Gleeson, William Joseph (‘Bill’) (1901–82), businessman, was born 24 July 1901 in Caropaden, Dunmore, Co. Galway. The distinguished Galway GAA family, the Mahons, were cousins of the Gleesons. He received his primary education at Dunmore national school and later attended night classes to further his education. His first job was as an apprentice with Fahy's Drapers of Tuam, where a colleague was Bridie Winston of the prominent Winston family of drapers. After working for a Belfast textile company, in 1929 Gleeson took up the position of manager of Martin Winston Drapers of Castlerea, Co. Roscommon. Then in 1932, in what was to be the first step in an outstanding business career, he opened his first store, Gleeson's of Camden Street, Dublin. By the end of that decade he had opened two further shops in South Great Georges Street. The Gleeson's drapery retail chain subsequently developed further stores in Drogheda, Tullamore, Longford, and Newbridge.
In 1934 Castle Hosiery was incorporated, with premises adjacent to the Blue Coat School (later the premises of the Incorporated Law Society) in Blackhall Place. In the 1940s Gleeson invested in the company and later acquired full control. Castle Hosiery had by this time become a leading manufacturer, responsible for such well-known brands as Mystic Nylons. In 1964 the company diversified into knitwear manufacturing, exporting to some twenty countries, and four decades later it remained a leading brand. The commercial skills of Gleeson and his family are brought sharply into focus when the demise of long-established competitors, such as Glen Abbey and the Sunbeam group, is taken into account.
In the 1940s Gleeson met Jefferson Smurfit (qv) and became one of the largest customers of Smurfit's cardboard box company. During that decade the Smurfit company ran into financial difficulties. Gleeson provided the financial assistance which Smurfit needed in return for shares in the company and a seat on the board. This was a critical turning point in the development of Smurfit into the international success story which it became after going public in 1964. Dr Michael Smurfit later stated on numerous occasions that if Gleeson had not made his investment in the 1940s, the Smurfit group would not have survived. The Gleeson shareholding remained the largest non-Smurfit family shareholding in the company up to the time of the leveraged buyout of the group by Madison Dearborne in 2002.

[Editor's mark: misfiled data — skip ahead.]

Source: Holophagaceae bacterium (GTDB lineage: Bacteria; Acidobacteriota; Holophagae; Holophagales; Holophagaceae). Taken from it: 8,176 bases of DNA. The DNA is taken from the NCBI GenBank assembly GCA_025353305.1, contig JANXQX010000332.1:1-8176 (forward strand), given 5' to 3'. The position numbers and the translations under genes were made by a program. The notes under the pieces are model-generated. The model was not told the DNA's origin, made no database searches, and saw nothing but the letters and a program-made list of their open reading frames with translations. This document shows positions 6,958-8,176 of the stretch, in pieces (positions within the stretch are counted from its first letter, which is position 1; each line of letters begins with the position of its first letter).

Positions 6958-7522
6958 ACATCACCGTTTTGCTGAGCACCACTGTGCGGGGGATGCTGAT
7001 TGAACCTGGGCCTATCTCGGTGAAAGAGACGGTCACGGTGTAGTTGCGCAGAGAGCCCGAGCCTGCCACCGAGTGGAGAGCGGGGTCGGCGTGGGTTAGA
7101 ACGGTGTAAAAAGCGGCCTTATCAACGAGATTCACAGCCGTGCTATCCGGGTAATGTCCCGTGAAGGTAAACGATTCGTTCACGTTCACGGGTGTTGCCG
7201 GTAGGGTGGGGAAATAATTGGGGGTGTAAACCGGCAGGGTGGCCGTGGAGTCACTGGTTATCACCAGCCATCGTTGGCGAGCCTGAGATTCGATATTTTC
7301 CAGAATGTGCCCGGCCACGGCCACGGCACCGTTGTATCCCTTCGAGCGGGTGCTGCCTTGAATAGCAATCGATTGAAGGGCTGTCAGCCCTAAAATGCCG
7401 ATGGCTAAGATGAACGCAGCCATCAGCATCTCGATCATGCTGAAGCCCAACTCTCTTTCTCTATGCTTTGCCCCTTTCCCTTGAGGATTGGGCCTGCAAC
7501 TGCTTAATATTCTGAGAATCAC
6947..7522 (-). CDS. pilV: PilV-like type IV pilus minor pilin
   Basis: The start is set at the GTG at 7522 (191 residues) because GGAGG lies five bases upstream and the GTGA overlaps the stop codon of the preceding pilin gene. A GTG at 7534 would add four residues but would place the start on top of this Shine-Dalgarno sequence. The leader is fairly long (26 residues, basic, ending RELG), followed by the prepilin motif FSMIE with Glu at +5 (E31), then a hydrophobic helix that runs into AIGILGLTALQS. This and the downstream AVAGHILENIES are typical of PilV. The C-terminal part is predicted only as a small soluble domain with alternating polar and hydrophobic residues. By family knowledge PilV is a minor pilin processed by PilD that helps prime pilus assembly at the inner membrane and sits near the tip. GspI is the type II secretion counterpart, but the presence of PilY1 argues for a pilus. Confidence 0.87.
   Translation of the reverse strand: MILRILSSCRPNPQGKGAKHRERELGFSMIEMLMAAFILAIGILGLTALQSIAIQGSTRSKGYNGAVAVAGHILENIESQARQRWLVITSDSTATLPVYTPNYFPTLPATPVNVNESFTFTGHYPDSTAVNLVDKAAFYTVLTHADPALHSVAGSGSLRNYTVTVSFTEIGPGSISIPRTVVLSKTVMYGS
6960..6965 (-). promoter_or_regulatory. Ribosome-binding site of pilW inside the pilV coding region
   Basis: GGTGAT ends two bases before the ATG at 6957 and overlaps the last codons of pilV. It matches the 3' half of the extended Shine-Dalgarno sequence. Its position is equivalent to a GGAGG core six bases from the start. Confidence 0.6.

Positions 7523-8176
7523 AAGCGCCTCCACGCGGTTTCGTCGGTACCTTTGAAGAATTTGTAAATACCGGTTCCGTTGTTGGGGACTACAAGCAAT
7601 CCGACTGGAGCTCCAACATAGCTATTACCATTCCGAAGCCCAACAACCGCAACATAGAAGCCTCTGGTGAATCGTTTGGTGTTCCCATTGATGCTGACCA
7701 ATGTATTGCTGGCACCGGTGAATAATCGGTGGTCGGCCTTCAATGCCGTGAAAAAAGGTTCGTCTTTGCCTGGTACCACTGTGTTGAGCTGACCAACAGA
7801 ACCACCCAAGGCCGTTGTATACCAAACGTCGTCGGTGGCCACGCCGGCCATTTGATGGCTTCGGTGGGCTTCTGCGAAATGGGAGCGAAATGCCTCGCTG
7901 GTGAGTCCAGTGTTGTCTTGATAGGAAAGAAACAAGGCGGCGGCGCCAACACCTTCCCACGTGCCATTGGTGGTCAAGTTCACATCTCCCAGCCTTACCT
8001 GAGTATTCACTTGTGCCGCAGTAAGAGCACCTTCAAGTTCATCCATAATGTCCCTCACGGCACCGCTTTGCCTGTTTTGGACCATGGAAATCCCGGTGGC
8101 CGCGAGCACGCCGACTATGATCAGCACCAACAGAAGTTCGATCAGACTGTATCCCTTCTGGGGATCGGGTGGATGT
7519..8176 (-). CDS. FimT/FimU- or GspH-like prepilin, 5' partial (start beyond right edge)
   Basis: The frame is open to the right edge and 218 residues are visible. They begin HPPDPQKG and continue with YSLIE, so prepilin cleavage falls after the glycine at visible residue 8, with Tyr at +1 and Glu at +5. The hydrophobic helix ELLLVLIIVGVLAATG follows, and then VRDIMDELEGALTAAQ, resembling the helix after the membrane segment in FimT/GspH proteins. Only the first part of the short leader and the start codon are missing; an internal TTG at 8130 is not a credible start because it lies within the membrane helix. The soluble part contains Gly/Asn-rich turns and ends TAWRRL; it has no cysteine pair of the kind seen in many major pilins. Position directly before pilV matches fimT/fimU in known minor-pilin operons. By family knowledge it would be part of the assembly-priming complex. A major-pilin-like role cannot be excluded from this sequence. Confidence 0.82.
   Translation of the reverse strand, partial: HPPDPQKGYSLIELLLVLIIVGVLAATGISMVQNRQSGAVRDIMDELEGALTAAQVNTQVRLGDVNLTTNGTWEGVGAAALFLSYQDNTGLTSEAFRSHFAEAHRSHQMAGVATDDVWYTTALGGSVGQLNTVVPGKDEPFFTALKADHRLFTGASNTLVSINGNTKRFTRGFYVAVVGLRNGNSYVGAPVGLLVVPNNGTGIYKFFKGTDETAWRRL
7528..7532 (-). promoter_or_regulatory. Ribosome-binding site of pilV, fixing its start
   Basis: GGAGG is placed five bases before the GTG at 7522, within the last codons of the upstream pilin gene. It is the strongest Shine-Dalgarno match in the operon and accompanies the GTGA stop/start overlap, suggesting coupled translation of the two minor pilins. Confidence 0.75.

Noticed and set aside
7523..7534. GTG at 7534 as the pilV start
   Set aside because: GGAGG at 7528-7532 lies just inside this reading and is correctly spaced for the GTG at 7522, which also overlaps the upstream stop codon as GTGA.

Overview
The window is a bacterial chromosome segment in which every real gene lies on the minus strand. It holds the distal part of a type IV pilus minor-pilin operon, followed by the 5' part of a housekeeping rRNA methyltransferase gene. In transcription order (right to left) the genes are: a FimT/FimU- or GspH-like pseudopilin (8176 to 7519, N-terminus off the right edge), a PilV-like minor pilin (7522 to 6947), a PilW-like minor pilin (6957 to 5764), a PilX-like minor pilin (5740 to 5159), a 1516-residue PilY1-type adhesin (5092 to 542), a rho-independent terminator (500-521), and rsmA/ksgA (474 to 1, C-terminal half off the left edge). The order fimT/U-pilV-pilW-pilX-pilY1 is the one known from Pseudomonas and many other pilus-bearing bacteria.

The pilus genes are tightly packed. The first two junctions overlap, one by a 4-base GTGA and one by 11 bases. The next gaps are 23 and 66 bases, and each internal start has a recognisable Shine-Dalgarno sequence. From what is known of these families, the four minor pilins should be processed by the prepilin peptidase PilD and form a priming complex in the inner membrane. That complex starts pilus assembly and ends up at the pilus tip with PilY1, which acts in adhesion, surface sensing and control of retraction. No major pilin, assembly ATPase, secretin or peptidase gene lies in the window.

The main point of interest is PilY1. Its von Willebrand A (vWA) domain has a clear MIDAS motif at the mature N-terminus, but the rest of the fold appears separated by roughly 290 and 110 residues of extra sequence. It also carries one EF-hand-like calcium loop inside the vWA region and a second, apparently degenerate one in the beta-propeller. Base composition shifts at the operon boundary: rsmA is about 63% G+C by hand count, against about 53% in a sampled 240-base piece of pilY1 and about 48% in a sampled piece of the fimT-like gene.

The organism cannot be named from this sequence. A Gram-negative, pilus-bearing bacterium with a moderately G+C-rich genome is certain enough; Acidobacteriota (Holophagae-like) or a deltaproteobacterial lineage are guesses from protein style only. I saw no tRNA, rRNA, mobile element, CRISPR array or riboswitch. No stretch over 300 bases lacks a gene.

In addition to his burgeoning business career, Gleeson's interests included horse-racing. He was the owner of one of the first horses – Wren Boy – trained by the subsequently famous M. V. (Vincent) O'Brien. (A framed invoice, dated 4 December 1944, from O'Brien's stables for training fees is featured in the 2005 official biography of Vincent O'Brien.) He was a member of Portmarnock and Milltown golf clubs and was the last surviving life member of Elm Park Golf Club. In his leisure time he also farmed 1,000 acres at Cloncrane House, Clonbullogue, Co. Offaly – a farm which he bought sight unseen at an auction at Jury's Hotel in 1950. Family holidays were at the Golf Hotel, Rosslare, and an annual Easter trip to the Fairyhouse races was a family ritual. Gleeson was a lifelong Fianna Fáil supporter, albeit in a non-demonstrative fashion, and was a close friend of Senator Eoin Ryan (qv), who was a colleague on the main board of the Jefferson Smurfit group.
In 1937 Gleeson married Eileen Napier of Ranelagh, Dublin. They had five children – Desmond (died aged three), Mary, Patricia, Peter, and Billy – and the family home was at 5 Temple Villas, Palmerston Road, Rathmines. He suffered a debilitating stroke in 1977 and died 31 May 1982, his wife having pre-deceased him in January of that year. He is a pivotal figure in the history of the private sector in independent Ireland from the 1940s onwards.